On my 2nd and 3rd questions, it is hard to imagine that Microsoft will release final parts early — it would take some of the wind out of the Vista sails — but as a software developer, I hope they do.

It is very difficult for ISVs to incorporate these new technologies into products while the dates keep slipping.
My point here isn’t to jump on the dogpile, but to make a plea to Microsoft:

Please, while retaining focus on quality, release WinFx and IE7 as soon as possible. Please do not wait for Vista’s release to make these components ready in final form.

Can anyone from Microsoft comment?

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VSLive! David Chappell

Not the sonic-software Dave Chappell, but the one of Chappell & Associates on Building Modern Software: Services, Workflow, Integration.

Exuberant speaker. Ex-funk pianist.

Walked through service-orientation as the current default enterprise architecture; and how the new Microsoft technologies underly this architecture: WCF, WF, and BizTalk.

This was a good overview of these issues (but, I wish I could get to the Digipede VPN from here . . . ).

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More on SSDL

In response to the renewed interest in SSDL prompted by the IEEE article, Jim Webber recently posted about how SSDL compares to the existing W3C/OASIS stack. I blogged about the article in my previous post, I like SSDL.

The post is worth checking out if you are interested in SSDL; however, I’m disappointed by the last comment:

Of course the practicalities of the situation with huge existing investments in the W3C/OASIS stack means that SSDL will most likely remain nothing more than a toolkit for academics and geeks.

Pragmatic and perhaps true, but I hope that doesn’t turn out to be the case.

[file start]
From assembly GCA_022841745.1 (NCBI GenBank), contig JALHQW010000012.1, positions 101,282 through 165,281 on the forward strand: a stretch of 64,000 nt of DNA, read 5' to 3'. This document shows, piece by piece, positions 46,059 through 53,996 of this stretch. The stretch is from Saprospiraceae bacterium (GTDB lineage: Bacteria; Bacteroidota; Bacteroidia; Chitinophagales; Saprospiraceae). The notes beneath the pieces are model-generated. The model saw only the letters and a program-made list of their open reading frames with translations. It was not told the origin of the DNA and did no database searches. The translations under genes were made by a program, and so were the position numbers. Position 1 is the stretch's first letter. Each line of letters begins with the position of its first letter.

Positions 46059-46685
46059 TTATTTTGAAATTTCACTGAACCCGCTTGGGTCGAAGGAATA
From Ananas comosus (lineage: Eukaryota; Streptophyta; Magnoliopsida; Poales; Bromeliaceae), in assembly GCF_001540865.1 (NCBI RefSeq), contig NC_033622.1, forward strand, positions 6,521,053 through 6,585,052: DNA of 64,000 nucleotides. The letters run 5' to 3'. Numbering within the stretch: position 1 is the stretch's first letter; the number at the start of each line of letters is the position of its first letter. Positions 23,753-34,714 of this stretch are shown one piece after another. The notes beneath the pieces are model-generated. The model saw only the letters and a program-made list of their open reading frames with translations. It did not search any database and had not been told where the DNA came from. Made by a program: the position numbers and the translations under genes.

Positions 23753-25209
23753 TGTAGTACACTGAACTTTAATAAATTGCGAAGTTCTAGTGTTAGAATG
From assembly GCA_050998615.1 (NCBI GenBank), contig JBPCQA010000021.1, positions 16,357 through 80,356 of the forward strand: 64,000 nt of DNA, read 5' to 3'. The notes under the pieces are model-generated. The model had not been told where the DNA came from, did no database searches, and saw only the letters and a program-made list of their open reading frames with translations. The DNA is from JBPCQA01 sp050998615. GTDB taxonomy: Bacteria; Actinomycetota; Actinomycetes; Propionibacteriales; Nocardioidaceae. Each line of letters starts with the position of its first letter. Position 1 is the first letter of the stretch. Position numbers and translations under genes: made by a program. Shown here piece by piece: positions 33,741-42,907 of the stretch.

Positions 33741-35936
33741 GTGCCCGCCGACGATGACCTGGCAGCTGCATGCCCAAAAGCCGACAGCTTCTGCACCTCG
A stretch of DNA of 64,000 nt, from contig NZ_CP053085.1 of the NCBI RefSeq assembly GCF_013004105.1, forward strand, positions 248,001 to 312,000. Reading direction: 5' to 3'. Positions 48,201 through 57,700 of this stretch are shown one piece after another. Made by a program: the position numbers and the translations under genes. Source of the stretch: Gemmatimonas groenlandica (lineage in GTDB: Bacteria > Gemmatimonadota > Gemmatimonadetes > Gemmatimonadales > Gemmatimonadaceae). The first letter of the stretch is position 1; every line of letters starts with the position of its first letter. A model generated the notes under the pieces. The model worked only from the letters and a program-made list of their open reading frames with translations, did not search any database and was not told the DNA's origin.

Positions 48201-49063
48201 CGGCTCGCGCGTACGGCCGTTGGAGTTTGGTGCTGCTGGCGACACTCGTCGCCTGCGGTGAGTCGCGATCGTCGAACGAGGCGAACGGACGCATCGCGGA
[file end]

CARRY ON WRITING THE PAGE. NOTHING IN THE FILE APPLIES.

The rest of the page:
I’m still hoping to see this in a future version of WCF — I’m counting on Savas to make this happen ;)

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Ode to cool names

After my last post on some of the cool Microsoft technologies at PDC05, I started thinking about acronyms and product names, and product positioning. Specifically, I started to miss some of the old Microsoft code names.

Indigo is now WCF.
Avalon is now WPF.
Longhorn is now Vista.

It feels so generic, so corporate, and so stodgy. While never having talked to anyone in Microsoft branding / naming, it seems like this is intentional. Microsoft is making a terrific push into the breadth of the enterprise. No longer is Office the solution to every problem and C++/VB the only tool. Microsoft is serious about serving this market beyond the OS/Office and, I think, the products names reflect this.

Of course, Microsoft doesn’t have an easy job on their hands – I don’t mean to imply that they do.

But, I miss the old names. At the very least, I wish Longhorn had kept its name. Or had taken the name of Indigo. Now that is a cool name.

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Tech @ PDC05

Microsoft is presenting on and / or announcing a lot of new technologies at PDC05 that are interesting for us:

Windows Communications Framework (was Indigo) The more integrated the communications services are with Windows and the more transports-independent they are, the better. I look forward to giving our customers more options on how our components communicate (regarding protocols, transport, and security) to best fit their specific operating environment. Of course, a lot has already been written on WCF. I look forward to hearing more about future directions.

Windows Workflow Framework and Windows Workflow Services (was Windows Orchestration Engine): while we plan the enhancements in the workflow capabilities of the Digipede Network, integrating with existing systems is always a requirement. A no-brainer for us was/is to build a BizTalk adapter. WWS looks interesting (as it looks to replace the existing BizTalk Orchestration services) – it will allow us to integrate with BizTalk 2006 as well as Office 12. This means that Microsoft has just reduced the number of integration points we need while increasing the flexibility of the entire solution. Very cool.

Windows Server Compute Cluster Edition (CCE) This product is going to make a big splash in the growing 64-bit clustering market. The work that that team is doing to improve the platform for distributed computing is all good. As Dan said in a recent post, this is a critical move. I look forward to Kyril’s talk and to catching up with him on their plans.

And more. I’ll blog on that later . . .